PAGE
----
Wikipedia defines Bread and Circuses (from the Latin, panem et circenses — and also the inspiration for the name of our story’s location, Panem) as being "a metaphor for a superficial means of appeasement" and "the basic Roman formula for the well-being of the population, and hence a political strategy unto itself." Author Suzanne Collins wrote the young adult novel The Hunger Games about a dystopian future, where a manipulative government also uses the "bread and circuses" model to appease its mostly poor and uneducated citizens. Claiming the Games are retribution for its districts' past uprisings, they are broadcast on TV as a means of entertaining the populace. The nation goes crazy for this violent, fight-to-the-death sport, and why not? If the reality show Survivor’s biggest penalty is getting "voted off," who wouldn’t have their eyes glued to a show where 23 of the 24 contestants will die — particularly if it was accepted and even encouraged by our society?
But the dark and barbaric premise of The Hunger Games isn’t what makes this movie riveting — it is the film’s heroine, Katniss Everdeen who compels us to invest our every fiber into her plight. Superb actress Jennifer Lawrence succeeds in powerfully bringing the character on paper to the screen. She is brave — not because she wants to be, but because life has offered her no other choice. Her backstory of losing her father in a coal mining accident and rising to the occasion of caring for her younger sister Prim when her mother becomes grief-stricken, makes for a young woman with deep complexities, strong character and a rock-hard sense of justice. When District 12 names young Prim as its female "Tribute" to fight in the Games, it is no surprise that Katniss volunteers to take her sister's place. Katniss does so without hesitation, without regrets and without tears. But can she actually win? Her prowess with a bow and arrow is her only hope.
The preparation for the Games reveals the trivial, superficiality of Panem’s "one percenters," who have much invested in the success of this media-frenzied event. In a stylistic nod to the French aristocracy just before the revolution, Elizabeth Banks plays Effie Trinket in bright, nearly psychedelic colors and gaudy outfits that would excite Lady Gaga. A team of stylists works on Katniss, led by the super-cool Cinna, played by rock-and-roller Lenny Kravitz. His goal isn’t to make her look pretty, but to make her memorable. It seems star-quality goes a long way in this politically-motivated propaganda machine.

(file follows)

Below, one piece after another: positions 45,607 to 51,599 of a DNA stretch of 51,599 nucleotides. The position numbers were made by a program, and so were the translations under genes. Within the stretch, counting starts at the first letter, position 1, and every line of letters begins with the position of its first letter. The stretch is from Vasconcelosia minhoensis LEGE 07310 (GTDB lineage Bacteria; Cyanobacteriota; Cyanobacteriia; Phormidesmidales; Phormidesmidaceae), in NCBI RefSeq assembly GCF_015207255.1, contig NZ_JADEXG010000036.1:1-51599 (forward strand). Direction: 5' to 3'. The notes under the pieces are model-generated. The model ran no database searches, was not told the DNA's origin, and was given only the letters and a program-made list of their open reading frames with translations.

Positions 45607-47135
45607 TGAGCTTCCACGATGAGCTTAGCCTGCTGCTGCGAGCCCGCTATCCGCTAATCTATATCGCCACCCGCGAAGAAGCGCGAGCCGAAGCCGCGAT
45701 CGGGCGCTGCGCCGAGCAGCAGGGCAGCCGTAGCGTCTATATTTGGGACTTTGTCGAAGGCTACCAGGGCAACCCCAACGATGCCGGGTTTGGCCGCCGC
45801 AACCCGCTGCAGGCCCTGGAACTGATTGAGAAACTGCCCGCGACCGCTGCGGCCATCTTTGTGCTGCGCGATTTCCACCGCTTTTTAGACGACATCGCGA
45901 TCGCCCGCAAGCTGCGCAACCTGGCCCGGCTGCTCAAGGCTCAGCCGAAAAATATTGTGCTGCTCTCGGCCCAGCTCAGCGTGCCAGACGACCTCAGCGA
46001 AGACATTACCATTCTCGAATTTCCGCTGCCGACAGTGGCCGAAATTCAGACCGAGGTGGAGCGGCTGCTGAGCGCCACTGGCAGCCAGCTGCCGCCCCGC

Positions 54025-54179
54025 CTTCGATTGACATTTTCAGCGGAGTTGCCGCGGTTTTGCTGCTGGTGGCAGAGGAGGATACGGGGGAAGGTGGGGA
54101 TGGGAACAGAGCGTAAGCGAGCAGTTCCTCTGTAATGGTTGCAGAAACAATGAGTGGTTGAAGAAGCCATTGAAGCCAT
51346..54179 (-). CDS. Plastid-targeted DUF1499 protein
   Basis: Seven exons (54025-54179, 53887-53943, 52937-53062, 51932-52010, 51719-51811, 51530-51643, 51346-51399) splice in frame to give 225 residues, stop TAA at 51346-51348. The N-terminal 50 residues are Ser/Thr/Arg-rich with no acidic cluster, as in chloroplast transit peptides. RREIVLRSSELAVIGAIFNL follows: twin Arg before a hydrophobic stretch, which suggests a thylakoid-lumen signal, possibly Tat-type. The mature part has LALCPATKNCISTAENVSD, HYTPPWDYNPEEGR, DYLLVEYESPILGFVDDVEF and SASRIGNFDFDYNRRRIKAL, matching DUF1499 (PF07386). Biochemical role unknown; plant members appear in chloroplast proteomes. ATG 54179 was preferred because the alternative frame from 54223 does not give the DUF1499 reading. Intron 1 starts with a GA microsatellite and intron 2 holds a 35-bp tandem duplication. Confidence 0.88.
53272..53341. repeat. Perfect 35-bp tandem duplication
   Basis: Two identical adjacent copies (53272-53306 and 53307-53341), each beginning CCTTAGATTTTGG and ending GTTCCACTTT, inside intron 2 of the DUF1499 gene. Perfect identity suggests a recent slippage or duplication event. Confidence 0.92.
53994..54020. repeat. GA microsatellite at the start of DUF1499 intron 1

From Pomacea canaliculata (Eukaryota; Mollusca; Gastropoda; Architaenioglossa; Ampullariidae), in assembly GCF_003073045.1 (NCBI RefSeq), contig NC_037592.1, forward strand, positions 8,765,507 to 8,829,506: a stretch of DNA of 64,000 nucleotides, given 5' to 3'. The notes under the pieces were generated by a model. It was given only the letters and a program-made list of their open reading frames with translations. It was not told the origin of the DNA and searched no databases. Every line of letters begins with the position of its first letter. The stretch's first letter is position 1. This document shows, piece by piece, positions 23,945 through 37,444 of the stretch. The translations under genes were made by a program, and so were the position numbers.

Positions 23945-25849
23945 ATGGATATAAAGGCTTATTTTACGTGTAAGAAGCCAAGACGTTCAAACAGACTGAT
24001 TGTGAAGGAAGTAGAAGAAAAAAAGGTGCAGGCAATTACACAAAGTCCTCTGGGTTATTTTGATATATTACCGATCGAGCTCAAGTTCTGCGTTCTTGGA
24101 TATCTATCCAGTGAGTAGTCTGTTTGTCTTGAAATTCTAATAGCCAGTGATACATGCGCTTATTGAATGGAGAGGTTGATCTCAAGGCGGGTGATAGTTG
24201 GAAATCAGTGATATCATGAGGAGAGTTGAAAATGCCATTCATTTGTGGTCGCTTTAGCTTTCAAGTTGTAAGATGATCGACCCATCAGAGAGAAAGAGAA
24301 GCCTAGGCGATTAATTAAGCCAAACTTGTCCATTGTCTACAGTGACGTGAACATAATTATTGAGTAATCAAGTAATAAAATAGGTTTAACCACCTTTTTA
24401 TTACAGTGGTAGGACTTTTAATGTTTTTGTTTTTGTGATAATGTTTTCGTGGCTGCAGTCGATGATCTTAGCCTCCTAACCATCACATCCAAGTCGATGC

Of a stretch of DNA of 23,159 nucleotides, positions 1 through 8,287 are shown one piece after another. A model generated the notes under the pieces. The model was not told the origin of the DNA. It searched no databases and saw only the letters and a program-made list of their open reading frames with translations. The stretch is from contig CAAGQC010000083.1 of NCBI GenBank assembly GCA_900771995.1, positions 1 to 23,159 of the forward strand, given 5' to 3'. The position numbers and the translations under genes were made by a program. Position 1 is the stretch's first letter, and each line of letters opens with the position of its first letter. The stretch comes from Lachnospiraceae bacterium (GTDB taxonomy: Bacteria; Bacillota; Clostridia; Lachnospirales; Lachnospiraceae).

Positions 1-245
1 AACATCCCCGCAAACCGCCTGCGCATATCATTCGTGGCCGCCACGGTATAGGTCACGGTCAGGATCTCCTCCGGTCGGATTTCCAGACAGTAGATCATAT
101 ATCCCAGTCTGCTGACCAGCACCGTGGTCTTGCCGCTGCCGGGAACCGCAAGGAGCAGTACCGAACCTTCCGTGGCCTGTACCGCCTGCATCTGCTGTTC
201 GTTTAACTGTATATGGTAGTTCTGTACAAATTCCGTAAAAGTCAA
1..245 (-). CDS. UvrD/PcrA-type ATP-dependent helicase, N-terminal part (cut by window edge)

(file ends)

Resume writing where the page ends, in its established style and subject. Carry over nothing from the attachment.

The movie really picks up once the Games begin. It is startling to see such adolescent competitors fight to the death, particularly the girls who can be as young as 12. Isabelle Fuhrman plays Clove, one of the 24 "Tributes" with relentless, nearly animalistic fury. Fuhrman gave a spellbinding performance in 2009’s Orphan and is only getting stronger as an actress. Josh Hutcherson plays Peeta as the simple, but ultimately noble third prong of Katniss' love triangle. Just like on reality TV, everyone wants to watch a love story, but it’s clear back-home-cutie, Gale Hawthorne, played by Liam Hemsworth, hopes Peeta and Katniss are only kissing for the cameras. Though the ending of the film is a bit predictable, even to those who haven’t read the book, the action sequences are breathtaking, deliciously violent and keep you plugged into Katniss' evolution from country girl to rebellious heroine.
Bottom line: The Hunger Games will thrill both diehard fans of the novel and those just meeting Katniss for the first time on film. In fact, this is the best movie I’ve seen so far in 2012 -- enjoy!
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